In 2008, Houston-based apartment and student housing developer the Dinerstein Cos. adopted the LEED green building standards developed by the U.S. Green Building Council for all of its projects moving forward. That may have been the easy part. LEED certification involves in-depth and often time consuming audits of construction products and processes, and Dinerstein is currently shooting to complete certification on four properties simultaneously. “I can’t believe we’re doing that much development to begin with,” says company partner Brian Dinerstein. “With everything that has happened over the past couple of years, you have to question every assumption that you’ve had about development, and out of everything we’ve done, the one area that I can point to that I have more conviction on that I’ve ever had is building green.”

Aiming for LEED Silver and LEED Gold designations, the four properties in the certification process are all currently pre-leasing. They include: Sterling Collwood, a 264-unit student housing community near San Diego State University (applying for LEED Gold); the Millennium Warner Center, a four-story, 438-unit apartment community in Woodland Hills, Calif. (applying for LEED Silver); the Millennium Waterway Ave. in Texas (applying for LEED Silver); and Sterling Central at the University of Central Florida in Orlando, which will be the state’s first student housing community to seek LEED Silver certification.

Dinerstein attributes much of the company’s traction on building to LEED standards to the company’s decision to hire full-time sustainable design manager and LEED accredited professional Don Brooks, who heads up Dinerstein’s green effort, including bringing buildings through the certification process.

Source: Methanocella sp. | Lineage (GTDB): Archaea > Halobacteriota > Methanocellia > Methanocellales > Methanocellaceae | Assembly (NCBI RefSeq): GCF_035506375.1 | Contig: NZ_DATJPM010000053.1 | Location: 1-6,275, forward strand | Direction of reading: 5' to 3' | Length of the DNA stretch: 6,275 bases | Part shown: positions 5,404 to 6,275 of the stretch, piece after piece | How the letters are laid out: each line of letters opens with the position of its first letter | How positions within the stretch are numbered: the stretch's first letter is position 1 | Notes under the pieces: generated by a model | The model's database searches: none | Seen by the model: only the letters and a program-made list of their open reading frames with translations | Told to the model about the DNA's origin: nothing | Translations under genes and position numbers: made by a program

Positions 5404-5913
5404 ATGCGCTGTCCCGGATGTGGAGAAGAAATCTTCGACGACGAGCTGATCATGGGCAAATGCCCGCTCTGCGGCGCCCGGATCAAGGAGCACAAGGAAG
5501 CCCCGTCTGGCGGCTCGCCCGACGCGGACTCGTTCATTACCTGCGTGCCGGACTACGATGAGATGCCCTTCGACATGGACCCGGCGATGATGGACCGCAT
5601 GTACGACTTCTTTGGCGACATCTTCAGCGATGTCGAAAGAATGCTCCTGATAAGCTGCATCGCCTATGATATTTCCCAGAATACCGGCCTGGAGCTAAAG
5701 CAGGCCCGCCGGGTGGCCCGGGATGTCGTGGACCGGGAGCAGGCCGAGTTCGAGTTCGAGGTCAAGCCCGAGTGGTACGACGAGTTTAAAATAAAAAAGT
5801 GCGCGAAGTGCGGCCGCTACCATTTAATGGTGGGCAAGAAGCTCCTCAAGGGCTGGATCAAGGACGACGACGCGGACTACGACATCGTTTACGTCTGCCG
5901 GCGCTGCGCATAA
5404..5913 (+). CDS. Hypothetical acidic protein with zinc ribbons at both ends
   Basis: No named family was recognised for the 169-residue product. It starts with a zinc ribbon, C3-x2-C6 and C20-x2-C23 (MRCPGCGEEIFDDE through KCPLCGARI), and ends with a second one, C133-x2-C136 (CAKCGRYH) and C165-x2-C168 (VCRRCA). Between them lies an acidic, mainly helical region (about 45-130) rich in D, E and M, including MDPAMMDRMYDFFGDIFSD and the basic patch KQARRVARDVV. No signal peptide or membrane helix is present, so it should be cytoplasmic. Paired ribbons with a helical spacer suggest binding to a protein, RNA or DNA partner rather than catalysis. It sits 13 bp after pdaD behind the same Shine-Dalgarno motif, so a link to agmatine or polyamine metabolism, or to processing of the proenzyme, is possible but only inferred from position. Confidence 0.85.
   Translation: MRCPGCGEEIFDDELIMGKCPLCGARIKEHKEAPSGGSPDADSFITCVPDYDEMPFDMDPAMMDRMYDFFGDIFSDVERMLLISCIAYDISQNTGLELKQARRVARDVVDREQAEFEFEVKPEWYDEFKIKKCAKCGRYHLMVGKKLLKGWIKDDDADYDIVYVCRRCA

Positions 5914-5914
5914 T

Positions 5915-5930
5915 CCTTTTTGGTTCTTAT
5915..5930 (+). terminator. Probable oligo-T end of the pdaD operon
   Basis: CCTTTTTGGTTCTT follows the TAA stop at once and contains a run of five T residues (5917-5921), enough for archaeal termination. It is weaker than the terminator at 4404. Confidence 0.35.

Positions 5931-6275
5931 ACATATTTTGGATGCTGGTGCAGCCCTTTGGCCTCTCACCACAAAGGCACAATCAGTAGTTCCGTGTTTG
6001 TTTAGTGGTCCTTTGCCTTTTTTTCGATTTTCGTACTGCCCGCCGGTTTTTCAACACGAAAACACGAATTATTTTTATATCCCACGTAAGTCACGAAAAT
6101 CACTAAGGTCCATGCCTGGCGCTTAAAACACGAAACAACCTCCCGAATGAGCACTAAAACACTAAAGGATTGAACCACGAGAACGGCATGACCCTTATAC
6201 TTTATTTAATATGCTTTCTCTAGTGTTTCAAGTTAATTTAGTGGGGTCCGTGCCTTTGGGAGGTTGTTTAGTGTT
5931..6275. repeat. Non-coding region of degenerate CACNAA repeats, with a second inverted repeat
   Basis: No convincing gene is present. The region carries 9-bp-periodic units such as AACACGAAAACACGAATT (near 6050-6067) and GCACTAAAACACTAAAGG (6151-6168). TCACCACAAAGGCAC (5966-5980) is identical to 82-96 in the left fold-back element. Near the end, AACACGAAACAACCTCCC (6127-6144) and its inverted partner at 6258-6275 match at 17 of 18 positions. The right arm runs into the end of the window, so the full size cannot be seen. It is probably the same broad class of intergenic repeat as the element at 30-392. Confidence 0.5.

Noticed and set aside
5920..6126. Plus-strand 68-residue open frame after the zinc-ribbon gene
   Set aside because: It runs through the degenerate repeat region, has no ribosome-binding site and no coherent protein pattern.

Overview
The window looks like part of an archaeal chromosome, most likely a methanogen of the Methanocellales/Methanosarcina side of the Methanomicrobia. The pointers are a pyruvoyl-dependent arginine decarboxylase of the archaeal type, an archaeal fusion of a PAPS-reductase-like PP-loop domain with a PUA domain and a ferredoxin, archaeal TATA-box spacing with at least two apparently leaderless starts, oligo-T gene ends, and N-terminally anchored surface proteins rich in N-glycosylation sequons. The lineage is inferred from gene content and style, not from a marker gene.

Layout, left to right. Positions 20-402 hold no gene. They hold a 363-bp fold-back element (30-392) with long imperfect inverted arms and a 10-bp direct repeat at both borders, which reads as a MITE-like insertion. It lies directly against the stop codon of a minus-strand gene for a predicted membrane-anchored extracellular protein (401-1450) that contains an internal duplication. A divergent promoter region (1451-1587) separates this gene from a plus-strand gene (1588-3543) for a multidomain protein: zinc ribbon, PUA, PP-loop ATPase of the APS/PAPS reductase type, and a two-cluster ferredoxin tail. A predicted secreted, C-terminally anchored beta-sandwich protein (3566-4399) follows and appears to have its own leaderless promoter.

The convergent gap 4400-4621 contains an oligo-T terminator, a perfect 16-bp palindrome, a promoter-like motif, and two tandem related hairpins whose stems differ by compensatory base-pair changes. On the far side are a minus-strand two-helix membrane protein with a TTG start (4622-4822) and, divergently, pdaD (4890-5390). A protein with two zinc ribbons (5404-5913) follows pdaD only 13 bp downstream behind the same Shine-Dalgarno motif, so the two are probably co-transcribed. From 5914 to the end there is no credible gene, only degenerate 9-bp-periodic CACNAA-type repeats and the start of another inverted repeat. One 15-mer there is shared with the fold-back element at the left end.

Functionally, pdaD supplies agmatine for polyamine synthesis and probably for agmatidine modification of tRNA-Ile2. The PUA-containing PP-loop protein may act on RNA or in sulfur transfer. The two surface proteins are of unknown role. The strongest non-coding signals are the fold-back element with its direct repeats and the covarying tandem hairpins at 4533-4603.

“If we were only doing one job, we probably couldn’t afford to dedicate one person solely to that role,” Dinerstein says. “It’s only when you have a critical mass of development that that part makes sense.”

Should they gain LEED certification, Brooks says the four Dinerstein developments will represent green firsts in each of their submarkets. “We believe Sterling Collwood is the first privately-funded, off-campus student housing apartment project to seek LEED Gold certification, and it is certainly among the greenest student housing projects in the nation,” Brooks says. “The Millennium Warner Center is one of the largest green luxury apartment projects in California seeking LEED Silver certification and will be the first LEED Silver-certified luxury apartments in the San Fernando Valley.”

Dinerstein says the current four-property certification process will help the company keep close tabs on differences in demand for green product in the student versus conventional markets and in comparatively different regional markets such as Texas and California.

“Regardless of market, we think it is going to help on operations, we think it is going to help on marketing, we think our residents will be more excited to live there and tell their friends, and ultimately we think it is going to be attractive to the investment community as well,” he says.